2 I.e. so much good at all events has come from your objection that we know you are strongly opposed to Eutyches, at present my own special abhorrence.
3 The whole of chap. ii. will be found repeated in Ep. clxv, chap. ii.
4 Luke i. 43.
5 Cf. Ep. xxii. chap. 3 "conatus- antiqua impii Valentini "(the adherent of Apollinaris and head of one of the sections af the Apollinarians after his death) "et Apollinaris mala dogmata renovare." The third dogma of Apollinaris was that "Christ's manhood was formed out of a divine substance." Bright, 147.
6 Eutyches had expressly tried to guard himself against this imputation: Ep. xxi. chap. 3, "anathematizans Apollinarium Valentinum, Manem et Nestorium, & c." See Bright's valuable notes 32, 33, 34, and esp. 35, where he shows that "it was polemical rhetoric to say that he was reviving Apollinarian or Valentinian theories."
7 It must be clearly understood that this ugly word is here andelsewhere employed to translate,passibilis (pafhto/j) for no reason, except the necessity of the case: pati and pa/scein are both broader signification than "suffer or its synonyms: they are simply the passive of facere and poiei=n ( pra/ssein) and there is no proper equivalent in ordinary English parlance. This tendency of terms to become more and more narrow and of particular application is constantly meeting and baffling one in translating the Latin and Greek lanquages.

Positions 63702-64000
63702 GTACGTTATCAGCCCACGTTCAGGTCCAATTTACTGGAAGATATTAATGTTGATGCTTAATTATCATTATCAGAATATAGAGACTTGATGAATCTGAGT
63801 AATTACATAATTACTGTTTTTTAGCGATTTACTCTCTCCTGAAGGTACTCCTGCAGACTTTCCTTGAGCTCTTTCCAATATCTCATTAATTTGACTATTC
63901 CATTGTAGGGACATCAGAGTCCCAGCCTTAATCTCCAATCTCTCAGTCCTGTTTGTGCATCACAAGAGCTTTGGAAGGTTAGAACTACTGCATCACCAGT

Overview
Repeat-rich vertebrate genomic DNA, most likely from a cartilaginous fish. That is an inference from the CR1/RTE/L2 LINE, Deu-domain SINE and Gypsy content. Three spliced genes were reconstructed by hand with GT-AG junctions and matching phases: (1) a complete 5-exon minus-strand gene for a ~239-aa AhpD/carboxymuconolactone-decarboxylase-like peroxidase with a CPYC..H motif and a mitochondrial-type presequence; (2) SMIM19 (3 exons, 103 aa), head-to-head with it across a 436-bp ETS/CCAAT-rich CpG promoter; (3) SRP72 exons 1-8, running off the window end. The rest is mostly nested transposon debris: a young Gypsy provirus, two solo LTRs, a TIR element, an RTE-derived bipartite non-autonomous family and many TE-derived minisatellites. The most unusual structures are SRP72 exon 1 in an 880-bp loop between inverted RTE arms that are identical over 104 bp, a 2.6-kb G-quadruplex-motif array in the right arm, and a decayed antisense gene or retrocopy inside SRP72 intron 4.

8 Leo elsewhere also makes this hardly justifiable inferencethat Eutychianism is a new form of Docetism as this view was called; chap. vi. below, and Serm. lxv. c. 4 "isti phantasmatici Christiani," also xxviii. 4, and lxiv. 1, 2. That the Manichoeans naturally held Docetic views on the Incarnation is obvious when we remember that their fundamental misconception was that matter is identical with evil.
9 Marcion was the founder of one of the most formidableGnostic sects towards the close of the second century: Tertullian wrote a famous treatise (still extant) against him. Like other Gnostics, his views involved him in Docetism.
10 S. John i. 14.
11 2 Cor. v. 19.
12 Proevaricatio: this is a legal term which is often used of sin (esp. in connexion with Adam's transgression). Its original technical meaning is the action of an advocate who plays into the enemy's hand. In theology the devil (dia/boloj) is man's adversary, and man himself is befooled into collusion with him by breaking God's Law.
13 Potens ad privilegium:privilegium is another legal term signifying technically a bill framed to meet an individual case generally in a detrimental way, such bills being against the spirit of the Roman law: here Leo uses it in a sense more nearly approaching our English idea of "privilege."
14 Rom. v. 20.
15 Sub peccati proeiudicio : yet a third legal term: proeiudicium in Roman law was a semi-formal and anticipatory verdict by the judge before the case came on for final decision in court; in chapter vi. we have the verb proeiudicare.
16 Eph. v. 2.
17 Cf. Ps. cxv. 5.
18 The idea of vicarious death was not unfamiliar to the Greeks and Romans: e.g. Alkestis dying for her husband Admetos. and the fairly numerous examples of "devotion" Of Roman Generals on the battlefield.
19 S. John xii. 32, omnia : with the Vulgate.
20 It is scarcely necessary to point out that the old story of the ' communicatio idiomatum ' is here again discussed: cf the Tome, chapters iv. and v.
21 S. Matt. iii. 17, and Bright's note 5.
22 S. John i. 29. the repetition of the Ecce (behold) is in ccordance with the old Latin versions: cf. Westcott in loc.